Will studied Zoology as an undergraduate at the University of Cambridge, then completed an MSc in Ecology, Evolution and Conservation, and later a PhD at Imperial College London supervised by Andy Purvis and David Roy (Centre for Ecology and Hydrology, Wallingford). His PhD focused on how the phylogeny of species in a community can be used to understand the ecological assembly of that community, and how phylogeny informs our understanding of communities undergoing change. Will is now a post-doc in Jeannine Cavender-Bares’ lab at the University of Minnesota, where he studies urban plant communities.
Winner of the Robert May Prize 2012
The 2012 winner is Sarah Papworth, for her co-authored paper “ Movement ecology of human resource users: Using net squared displacement, biased random bridges and resource utilization functions to quantify hunter and gatherer behaviour” published in volume 3, issue 3 of Methods in Ecology and Evolution. Although GPS trackers can rapidly collect data on animal movement, methods for analysing this large amount of data are still being developed. Sarah’s paper describes a methodological framework for the analysis of GPS track records of foragers which routinely return to a central place after foraging, such as a den or nest. Her approach combines three existing methods within a flexible framework that permits accurate description of resource use and movement in humans and animals. This approach will be particularly useful for our understanding of human resource extraction and conservation planning.
Sarah studied a BA Honours in Anthropology at the University of Durham, which focused on human and primate behaviour. This lead to an interest in field biology in the tropics, and she went on to study blue monkeys in Uganda. Sarah then completed an MSc in Ecology, Evolution and Conservation, and a PhD in Conservation Science, at Imperial College London, supervised by E.J. Milner-Gulland and Katie Slocombe (University of York). Her PhD focused on human and primate behaviour within the context of hunting by the Waorani of Amazonian Ecuador, and involved extensive fieldwork. Data collected for her PhD were used to illustrate the methodological framework developed by Sarah and her co-authors in the Robert May prize-winning paper. Sarah has just moved to Singapore, where she is currently a research fellow focusing on poverty and biodiversity at the National University of Singapore.
Winner of the Robert May Prize 2011
The 2011 winner is Tyler Kuhn, for his co-authored paper “A simple polytomy resolver for dated phylogenies” published in volume 2, issue 5 of Methods in Ecology and Evolution. Unresolved nodes in phylogenetic trees (polytomies) have long been recognised for their influences on specific phylogenetic metrics such as topological imbalance measures, diversification rate analysis and measures of phylogenetic diversity. However, there was a need for biologically appropriate method to overcome the effects of this phylogenetic uncertainty. Tyler and co-authors present a simple approach to polytomy resolution, using biologically relevant models of diversification using free available software, BEAST and R. The paper should be useful for many future analysis of the mammalian supertree.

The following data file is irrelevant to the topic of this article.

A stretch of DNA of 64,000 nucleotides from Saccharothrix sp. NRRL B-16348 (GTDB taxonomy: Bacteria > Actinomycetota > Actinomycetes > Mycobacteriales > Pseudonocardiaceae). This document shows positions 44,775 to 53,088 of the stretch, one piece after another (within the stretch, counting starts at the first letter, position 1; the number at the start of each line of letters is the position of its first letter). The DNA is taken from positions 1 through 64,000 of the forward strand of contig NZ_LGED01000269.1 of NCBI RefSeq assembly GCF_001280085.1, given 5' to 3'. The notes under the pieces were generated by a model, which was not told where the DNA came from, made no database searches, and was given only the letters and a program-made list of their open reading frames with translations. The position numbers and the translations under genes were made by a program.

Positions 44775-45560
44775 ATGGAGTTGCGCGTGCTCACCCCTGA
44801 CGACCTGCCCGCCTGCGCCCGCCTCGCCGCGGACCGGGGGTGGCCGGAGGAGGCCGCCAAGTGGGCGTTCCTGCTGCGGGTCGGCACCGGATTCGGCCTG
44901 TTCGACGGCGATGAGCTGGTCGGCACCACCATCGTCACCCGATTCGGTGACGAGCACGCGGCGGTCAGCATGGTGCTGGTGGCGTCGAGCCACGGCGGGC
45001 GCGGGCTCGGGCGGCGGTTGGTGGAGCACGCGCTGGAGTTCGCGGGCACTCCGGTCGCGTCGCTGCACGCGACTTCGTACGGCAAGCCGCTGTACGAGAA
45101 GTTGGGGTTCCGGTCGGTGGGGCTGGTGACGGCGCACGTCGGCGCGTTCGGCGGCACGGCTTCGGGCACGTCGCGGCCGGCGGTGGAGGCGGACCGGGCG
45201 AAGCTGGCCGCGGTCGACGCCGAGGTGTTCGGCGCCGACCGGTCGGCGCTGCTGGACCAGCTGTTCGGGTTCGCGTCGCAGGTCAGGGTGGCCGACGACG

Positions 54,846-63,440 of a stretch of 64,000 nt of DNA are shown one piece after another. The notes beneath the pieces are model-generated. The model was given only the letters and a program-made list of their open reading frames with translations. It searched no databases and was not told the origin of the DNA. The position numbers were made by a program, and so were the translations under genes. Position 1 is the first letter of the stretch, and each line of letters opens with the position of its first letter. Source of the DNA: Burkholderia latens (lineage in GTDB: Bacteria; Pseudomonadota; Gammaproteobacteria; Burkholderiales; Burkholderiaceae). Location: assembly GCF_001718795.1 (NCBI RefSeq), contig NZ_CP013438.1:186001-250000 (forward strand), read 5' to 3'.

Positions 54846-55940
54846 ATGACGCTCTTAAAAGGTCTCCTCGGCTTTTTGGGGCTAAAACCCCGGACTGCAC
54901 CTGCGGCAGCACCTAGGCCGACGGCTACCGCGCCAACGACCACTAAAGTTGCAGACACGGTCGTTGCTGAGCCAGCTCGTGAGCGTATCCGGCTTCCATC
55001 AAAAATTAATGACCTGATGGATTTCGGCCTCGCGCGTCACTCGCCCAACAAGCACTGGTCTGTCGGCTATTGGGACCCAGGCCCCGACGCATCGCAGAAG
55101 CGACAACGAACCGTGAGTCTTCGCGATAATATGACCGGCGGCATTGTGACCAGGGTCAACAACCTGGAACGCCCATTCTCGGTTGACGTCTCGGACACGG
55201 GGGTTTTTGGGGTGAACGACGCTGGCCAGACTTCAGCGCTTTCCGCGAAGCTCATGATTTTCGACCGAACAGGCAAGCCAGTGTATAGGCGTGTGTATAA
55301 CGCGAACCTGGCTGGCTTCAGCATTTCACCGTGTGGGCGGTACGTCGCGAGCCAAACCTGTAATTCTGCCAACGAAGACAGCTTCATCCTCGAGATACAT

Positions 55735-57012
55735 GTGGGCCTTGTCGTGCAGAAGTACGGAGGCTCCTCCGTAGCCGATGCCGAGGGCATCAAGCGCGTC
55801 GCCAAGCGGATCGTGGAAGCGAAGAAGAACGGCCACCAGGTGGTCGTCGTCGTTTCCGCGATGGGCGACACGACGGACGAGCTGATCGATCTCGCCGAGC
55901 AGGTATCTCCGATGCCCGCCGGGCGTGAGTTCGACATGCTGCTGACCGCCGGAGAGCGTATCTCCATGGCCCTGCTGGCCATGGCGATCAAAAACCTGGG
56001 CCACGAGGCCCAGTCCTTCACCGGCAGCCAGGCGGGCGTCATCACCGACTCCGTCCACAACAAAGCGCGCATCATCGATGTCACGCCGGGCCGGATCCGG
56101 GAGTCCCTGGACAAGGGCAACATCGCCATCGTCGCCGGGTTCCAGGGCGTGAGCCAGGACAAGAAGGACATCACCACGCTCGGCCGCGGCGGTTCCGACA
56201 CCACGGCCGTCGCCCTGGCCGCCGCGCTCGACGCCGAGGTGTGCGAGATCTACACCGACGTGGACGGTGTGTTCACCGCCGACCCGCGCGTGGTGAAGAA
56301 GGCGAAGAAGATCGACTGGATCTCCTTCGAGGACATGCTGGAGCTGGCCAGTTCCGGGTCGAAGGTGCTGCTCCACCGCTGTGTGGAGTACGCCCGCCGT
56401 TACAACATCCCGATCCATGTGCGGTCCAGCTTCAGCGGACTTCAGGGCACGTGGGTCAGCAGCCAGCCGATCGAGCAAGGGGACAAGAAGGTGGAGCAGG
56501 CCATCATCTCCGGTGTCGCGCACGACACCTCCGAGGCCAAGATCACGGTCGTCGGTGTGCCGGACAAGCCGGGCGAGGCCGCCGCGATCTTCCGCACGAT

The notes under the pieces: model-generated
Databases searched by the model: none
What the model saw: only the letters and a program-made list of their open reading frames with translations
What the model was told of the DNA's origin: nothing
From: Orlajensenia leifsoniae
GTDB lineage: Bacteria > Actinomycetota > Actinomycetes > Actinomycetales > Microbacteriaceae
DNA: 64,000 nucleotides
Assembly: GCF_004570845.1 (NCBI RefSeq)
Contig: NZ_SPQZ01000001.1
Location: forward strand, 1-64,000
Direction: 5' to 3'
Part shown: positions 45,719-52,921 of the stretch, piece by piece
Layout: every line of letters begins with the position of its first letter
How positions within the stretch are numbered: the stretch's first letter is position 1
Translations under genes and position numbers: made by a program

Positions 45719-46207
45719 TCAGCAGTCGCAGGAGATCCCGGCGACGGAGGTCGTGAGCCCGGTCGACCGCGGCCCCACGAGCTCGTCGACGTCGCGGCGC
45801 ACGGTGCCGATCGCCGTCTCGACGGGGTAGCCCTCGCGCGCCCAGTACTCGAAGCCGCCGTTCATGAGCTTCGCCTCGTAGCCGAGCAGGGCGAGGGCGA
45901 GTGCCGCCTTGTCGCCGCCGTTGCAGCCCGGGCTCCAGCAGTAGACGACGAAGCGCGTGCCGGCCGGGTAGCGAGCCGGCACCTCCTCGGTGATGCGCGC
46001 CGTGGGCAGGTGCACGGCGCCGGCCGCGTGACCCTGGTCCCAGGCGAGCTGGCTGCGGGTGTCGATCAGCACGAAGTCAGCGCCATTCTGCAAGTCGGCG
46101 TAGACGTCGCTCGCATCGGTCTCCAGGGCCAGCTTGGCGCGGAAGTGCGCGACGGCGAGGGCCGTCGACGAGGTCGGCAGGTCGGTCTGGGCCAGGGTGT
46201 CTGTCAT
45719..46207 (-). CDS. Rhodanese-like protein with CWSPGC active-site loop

Raised in a small town in Canada’s far north, Tyler has always had a passion for understanding the natural world. This passion led him to the University of Victoria, where he completed his B.Sc. Honours in Earth Sciences in 2004. It was there that he discovered the world of paleontology. He returned to academia after spending several years working as a geologist to pursue his M.Sc in Quaternary paleontology. He completed this degree in 2010, focussing on the use of aDNA to improve our understanding of imperilled northern species, and to help inform management practices. During this time, he and his supervisor, Arne Mooers, became involved in a “side project” aimed at improving the usability of incompletely resolved phylogenies in conservation decision making processes. This work has since expanded far beyond his M.Sc. thesis to include several published papers, including the Robert May prize winning paper on resolving polytomies of dated supertrees. Tyler currently lives in Canada’s frigid north and works as a government biologist, paleontologist and independent researcher.
Winner of the Robert May Prize 2010
The 2010 winner is Iain Stott, for his co-authored paper “On reducibility and ergodicity of population projection matrix models,” published in volume 1, issue 3 of Methods in Ecology and Evolution. This paper was picked as it reviews the assumptions of matrix projection models that are currently very widely used in applied and theoretical modelling, but shows that many models do not adhere to these assumptions. It makes some surprising findings about how key ideas of reducibility and ergodicity have been overlooked. This will be especially useful for practitioners who wish to develop and apply models.
Iain Stott undertook his undergraduate degree in Conservation Biology and Ecology at the University of Exeter’s Cornwall Campus. With the sun, sea, sand and science doing little to dissuade from staying, he continued on at the campus after graduating in 2008 to embark upon a PhD in the Centre for Ecology and Conservation under the supervision of Dr. David Hodgson and Prof. Stuart Townley.
His research focuses on models of the dynamics of populations of plants and animals. Such models are key to understanding both future population state as well as past evolutionary history, and can be manipulated and understood from new angles through employing tools borrowed from control systems engineering. Iain is interested in using such tools to improve the predictive power of population models to facilitate better conservation, and in the potential extension of such theory and methodology to other ecological and evolutionary systems. In particular, such work may help to understand the resilience of populations, species, communities and ecosystems in the face of global threats to biodiversity.